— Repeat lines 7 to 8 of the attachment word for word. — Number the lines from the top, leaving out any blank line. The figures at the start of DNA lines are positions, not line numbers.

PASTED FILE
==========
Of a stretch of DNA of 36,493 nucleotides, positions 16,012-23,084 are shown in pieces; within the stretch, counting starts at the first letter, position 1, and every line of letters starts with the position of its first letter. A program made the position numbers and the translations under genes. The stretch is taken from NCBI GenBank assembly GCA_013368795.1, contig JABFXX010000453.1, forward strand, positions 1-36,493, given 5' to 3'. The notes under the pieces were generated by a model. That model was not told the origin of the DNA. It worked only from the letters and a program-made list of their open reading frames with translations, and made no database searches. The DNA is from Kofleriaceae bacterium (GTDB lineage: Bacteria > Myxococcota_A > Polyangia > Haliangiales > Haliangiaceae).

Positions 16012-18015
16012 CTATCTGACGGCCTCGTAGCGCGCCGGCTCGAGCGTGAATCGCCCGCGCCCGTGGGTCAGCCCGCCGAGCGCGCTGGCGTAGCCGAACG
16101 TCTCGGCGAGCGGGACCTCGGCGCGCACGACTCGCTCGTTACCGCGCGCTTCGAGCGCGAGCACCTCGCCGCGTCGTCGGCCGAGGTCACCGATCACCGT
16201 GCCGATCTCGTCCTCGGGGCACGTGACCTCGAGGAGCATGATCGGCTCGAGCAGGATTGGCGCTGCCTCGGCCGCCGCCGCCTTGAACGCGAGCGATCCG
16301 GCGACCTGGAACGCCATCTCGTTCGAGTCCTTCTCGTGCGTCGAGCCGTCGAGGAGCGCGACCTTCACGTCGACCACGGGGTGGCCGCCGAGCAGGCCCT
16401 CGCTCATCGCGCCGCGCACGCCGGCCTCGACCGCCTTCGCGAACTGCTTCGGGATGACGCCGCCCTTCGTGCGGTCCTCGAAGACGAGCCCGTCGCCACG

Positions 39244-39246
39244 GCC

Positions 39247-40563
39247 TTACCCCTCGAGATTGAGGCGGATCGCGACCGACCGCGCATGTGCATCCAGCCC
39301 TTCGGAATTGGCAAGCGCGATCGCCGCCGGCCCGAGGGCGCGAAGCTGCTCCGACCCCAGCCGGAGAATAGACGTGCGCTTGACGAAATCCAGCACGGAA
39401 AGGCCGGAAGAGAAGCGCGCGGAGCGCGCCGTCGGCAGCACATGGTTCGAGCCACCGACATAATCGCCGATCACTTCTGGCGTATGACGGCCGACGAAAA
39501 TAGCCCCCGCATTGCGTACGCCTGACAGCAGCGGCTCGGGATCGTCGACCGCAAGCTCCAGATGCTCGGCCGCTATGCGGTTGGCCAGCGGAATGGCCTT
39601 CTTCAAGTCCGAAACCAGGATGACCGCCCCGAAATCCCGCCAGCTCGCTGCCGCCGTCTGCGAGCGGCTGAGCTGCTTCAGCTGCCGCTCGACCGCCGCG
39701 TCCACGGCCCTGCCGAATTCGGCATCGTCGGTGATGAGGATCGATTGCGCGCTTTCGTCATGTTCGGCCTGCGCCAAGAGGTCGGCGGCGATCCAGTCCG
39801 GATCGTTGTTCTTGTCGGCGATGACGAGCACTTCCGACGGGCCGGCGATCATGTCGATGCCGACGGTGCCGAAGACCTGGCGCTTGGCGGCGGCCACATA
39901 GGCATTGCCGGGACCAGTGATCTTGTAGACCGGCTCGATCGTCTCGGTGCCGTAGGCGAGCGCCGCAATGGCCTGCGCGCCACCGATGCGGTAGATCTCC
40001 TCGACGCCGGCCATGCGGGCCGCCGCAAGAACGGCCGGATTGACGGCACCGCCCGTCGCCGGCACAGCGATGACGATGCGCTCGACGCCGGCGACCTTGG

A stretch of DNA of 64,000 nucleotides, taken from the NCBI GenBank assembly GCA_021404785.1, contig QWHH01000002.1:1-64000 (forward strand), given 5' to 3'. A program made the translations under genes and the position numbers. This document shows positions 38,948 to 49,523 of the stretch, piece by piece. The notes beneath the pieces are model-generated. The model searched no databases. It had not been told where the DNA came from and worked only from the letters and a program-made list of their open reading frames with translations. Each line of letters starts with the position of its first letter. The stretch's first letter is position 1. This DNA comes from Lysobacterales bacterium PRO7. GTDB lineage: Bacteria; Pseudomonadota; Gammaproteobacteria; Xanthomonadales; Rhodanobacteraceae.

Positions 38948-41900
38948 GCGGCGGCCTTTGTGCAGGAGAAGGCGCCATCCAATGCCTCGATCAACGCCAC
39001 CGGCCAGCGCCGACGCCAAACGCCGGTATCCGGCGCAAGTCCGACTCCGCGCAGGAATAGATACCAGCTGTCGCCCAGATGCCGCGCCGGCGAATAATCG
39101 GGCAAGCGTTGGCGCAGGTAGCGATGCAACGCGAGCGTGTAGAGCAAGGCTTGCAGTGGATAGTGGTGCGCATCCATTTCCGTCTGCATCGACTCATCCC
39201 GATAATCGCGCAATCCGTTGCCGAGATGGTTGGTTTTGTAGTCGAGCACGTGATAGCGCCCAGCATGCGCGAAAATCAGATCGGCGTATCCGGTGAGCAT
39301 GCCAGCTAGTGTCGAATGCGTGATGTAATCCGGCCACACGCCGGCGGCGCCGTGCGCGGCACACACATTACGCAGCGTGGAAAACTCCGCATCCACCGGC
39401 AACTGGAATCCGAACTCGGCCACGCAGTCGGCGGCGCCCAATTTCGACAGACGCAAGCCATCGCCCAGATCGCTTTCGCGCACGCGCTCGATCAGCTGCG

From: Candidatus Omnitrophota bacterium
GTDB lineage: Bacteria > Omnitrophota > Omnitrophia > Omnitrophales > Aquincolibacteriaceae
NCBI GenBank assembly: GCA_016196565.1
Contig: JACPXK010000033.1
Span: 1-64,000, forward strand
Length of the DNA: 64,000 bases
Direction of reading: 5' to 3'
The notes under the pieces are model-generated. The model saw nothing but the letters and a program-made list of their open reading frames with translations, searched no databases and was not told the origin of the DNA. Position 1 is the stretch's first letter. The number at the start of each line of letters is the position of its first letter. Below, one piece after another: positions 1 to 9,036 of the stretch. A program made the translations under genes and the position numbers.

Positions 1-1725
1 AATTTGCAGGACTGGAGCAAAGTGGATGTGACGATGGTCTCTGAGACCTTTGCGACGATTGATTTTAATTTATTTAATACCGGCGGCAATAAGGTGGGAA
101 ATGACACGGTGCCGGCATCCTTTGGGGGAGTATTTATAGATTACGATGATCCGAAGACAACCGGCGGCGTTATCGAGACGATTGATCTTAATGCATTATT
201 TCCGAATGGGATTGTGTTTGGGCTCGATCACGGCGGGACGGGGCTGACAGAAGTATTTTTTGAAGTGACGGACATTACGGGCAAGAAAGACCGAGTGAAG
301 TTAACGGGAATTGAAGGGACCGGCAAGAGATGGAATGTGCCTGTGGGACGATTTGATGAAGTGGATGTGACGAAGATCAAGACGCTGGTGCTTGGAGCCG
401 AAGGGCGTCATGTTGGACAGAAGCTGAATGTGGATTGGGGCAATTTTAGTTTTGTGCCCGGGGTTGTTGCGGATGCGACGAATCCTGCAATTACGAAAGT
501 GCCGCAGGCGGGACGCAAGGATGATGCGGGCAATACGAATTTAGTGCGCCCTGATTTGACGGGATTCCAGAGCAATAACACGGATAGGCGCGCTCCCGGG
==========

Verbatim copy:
16401 CGCTCATCGCGCCGCGCACGCCGGCCTCGACCGCCTTCGCGAACTGCTTCGGGATGACGCCGCCCTTCGTGCGGTCCTCGAAGACGAGCCCGTCGCCACG

Positions 39244-39246